We’ve all been there. We can’t take that cluttered room anymore, so we go in with a trash bag and start tossing the old periodicals, the empty component boxes, but then we get stuck on a half finished craft project, the old documents, the expensive gift we never liked, or the turntable that works fine, but we never use. Either we push ourselves to make decisions we regret or retreat with our half full bag of trash. In either case, we are discouraged from further decluttering.
These are all gray items and to organize effectively, you need to make allowances for them. It almost always makes sense to store gray items more remotely. Remote is not to be confused with hidden. Here are some familiar gray items found in most homes and how to store them.
Back up supplies. In the home office, it makes sense to keep a minimal amount of office supplies at your fingertips, to free up as much processing surface as possible. On the other hand, backup supplies are gray and should be stored away. Same idea for back up, and particularly larger, kitchen supplies.
Keepsakes. There’s nothing wrong with keeping items for purely sentimental reasons, but it’s a good idea to see them all together, so you can see just how much of your space they’re taking up. Also, if they are important to keep, they should be important enough to keep well. That paper shopping bag isn’t cutting it.
Sleeping files. It’s important to distinguish between current year/ vital files and older archive files, you are keeping just in case. I call this latter stage sleeping files, because they can be woken up if necessary, but there’s no reason they should take up valuable real estate in your home office. Rotate them annually.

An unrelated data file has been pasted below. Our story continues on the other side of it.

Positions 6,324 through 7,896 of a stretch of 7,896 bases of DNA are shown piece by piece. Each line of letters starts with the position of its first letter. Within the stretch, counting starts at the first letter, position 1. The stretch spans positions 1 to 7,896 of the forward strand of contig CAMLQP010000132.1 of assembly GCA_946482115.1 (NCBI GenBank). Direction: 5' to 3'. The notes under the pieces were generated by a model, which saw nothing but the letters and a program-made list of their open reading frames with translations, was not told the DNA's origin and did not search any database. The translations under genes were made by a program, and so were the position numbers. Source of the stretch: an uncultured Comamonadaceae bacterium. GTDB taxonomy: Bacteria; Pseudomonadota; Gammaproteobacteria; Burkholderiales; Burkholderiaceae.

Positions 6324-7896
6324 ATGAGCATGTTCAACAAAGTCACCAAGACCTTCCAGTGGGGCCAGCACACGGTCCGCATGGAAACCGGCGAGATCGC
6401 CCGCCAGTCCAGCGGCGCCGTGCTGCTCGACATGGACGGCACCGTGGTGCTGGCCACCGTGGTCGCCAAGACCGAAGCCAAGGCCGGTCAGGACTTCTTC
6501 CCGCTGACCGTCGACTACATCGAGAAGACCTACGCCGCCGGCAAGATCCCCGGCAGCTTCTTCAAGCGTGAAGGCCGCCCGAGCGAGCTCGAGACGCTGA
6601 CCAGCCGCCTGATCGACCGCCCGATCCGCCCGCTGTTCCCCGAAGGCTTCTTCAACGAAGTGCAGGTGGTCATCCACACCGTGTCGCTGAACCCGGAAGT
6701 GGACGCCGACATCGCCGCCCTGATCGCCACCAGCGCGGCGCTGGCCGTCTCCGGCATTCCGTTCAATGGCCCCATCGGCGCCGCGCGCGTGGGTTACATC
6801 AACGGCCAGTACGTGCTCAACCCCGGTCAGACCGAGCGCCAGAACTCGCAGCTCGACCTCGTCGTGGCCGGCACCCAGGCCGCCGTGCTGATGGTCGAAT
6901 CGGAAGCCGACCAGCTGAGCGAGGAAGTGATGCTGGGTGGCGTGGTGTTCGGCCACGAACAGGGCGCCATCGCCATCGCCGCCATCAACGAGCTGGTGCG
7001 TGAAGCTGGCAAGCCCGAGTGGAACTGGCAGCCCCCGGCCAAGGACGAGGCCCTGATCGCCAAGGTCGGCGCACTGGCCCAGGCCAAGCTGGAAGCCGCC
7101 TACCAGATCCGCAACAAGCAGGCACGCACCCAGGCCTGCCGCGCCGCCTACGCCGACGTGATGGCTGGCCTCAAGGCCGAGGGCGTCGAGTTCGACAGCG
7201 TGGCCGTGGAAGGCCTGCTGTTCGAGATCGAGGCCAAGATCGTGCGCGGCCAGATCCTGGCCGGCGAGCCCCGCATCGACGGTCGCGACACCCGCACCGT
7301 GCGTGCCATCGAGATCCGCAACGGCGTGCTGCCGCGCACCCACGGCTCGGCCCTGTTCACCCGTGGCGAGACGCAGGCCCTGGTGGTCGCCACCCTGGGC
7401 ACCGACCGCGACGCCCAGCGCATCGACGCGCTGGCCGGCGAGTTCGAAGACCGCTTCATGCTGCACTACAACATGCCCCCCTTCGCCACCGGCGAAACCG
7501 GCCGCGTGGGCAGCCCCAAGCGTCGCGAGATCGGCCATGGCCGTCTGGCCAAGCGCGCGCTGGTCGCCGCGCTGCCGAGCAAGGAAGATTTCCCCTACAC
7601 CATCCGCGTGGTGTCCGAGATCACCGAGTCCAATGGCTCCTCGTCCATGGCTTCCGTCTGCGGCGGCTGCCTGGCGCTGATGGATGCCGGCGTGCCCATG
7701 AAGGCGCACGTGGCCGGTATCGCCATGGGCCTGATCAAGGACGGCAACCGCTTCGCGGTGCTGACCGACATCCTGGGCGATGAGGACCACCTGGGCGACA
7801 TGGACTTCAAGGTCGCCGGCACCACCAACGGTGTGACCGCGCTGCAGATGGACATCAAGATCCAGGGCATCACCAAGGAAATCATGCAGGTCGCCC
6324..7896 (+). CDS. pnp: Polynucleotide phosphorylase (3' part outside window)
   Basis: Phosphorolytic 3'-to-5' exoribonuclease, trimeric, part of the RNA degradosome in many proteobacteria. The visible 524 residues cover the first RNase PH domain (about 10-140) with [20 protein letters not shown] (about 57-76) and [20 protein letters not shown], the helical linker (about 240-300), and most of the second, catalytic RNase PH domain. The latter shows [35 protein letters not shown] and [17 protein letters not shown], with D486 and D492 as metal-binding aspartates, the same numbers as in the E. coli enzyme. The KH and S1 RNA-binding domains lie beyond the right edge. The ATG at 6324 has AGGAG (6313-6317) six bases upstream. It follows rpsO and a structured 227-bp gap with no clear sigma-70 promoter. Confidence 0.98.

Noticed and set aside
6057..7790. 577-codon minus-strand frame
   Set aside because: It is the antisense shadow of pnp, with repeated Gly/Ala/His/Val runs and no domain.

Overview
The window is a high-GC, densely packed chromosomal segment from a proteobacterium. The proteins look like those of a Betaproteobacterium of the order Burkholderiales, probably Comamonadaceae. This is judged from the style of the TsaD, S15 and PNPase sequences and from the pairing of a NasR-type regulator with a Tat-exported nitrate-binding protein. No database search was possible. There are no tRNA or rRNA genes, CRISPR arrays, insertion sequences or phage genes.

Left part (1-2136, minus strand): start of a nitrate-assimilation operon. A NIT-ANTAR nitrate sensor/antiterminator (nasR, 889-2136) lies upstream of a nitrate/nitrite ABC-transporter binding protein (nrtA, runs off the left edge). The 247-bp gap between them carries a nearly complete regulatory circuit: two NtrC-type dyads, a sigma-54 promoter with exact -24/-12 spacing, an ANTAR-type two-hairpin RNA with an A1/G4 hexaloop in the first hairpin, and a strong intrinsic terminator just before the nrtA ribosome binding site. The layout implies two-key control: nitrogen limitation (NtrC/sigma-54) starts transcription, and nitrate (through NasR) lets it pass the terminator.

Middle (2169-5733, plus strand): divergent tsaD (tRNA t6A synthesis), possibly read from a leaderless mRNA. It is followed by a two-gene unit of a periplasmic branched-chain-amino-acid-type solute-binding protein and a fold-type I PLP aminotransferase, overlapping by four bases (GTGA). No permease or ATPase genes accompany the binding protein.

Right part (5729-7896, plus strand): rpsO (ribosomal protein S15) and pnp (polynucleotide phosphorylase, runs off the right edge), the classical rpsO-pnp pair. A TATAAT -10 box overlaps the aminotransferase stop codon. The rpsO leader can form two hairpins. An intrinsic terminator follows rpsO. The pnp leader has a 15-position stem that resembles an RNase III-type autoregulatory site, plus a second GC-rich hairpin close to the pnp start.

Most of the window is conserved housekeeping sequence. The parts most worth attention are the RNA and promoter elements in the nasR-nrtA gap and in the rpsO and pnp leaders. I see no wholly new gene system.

Seasonal items. Seasonal items including seasonal clothes and holiday items generally require access twice a year: once for storage and once for retrieval. Since they don’t have 100% usability, they don’t merit 100% accessibility. Seasonal items are gray, so store them away.
The exception. Some possessions are between keep and toss (gray) because they require donating or selling. These are both actions and therefore they should stand out like a single gray hair that needs plucking.
Outside of that exception, gray storage can take full advantage of vertical space. Shelves can go quite high for items you don’t need all the time. Storage boxes for gray items should be more uniform in size, so they fit and fill the shelves better than an odd variety would.
For the record, I have nothing against gray hair. There is certainly less of a good reason to hide gray hair than there is to store away gray possessions. In fact, my wife encourages my gray hair (almost as much as she creates it.)